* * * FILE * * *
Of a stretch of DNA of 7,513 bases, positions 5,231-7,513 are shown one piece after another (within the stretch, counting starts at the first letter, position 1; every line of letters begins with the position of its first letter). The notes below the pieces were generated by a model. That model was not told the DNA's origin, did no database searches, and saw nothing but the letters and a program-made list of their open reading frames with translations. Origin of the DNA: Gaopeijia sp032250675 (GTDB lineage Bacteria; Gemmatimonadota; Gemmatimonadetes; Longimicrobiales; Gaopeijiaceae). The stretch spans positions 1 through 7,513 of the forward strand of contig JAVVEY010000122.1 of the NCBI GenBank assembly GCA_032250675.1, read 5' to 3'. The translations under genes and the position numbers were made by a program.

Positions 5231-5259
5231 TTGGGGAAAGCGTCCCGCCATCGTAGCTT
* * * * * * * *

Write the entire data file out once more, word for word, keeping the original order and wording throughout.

Of a stretch of DNA of 7,513 bases, positions 5,231-7,513 are shown one piece after another (within the stretch, counting starts at the first letter, position 1; every line of letters begins with the position of its first letter). The notes below the pieces were generated by a model. That model was not told the DNA's origin, did no database searches, and saw nothing but the letters and a program-made list of their open reading frames with translations. Origin of the DNA: Gaopeijia sp032250675 (GTDB lineage Bacteria; Gemmatimonadota; Gemmatimonadetes; Longimicrobiales; Gaopeijiaceae). The stretch spans positions 1 through 7,513 of the forward strand of contig JAVVEY010000122.1 of the NCBI GenBank assembly GCA_032250675.1, read 5' to 3'. The translations under genes and the position numbers were made by a program.

Positions 5231-5259
5231 TTGGGGAAAGCGTCCCGCCATCGTAGCTT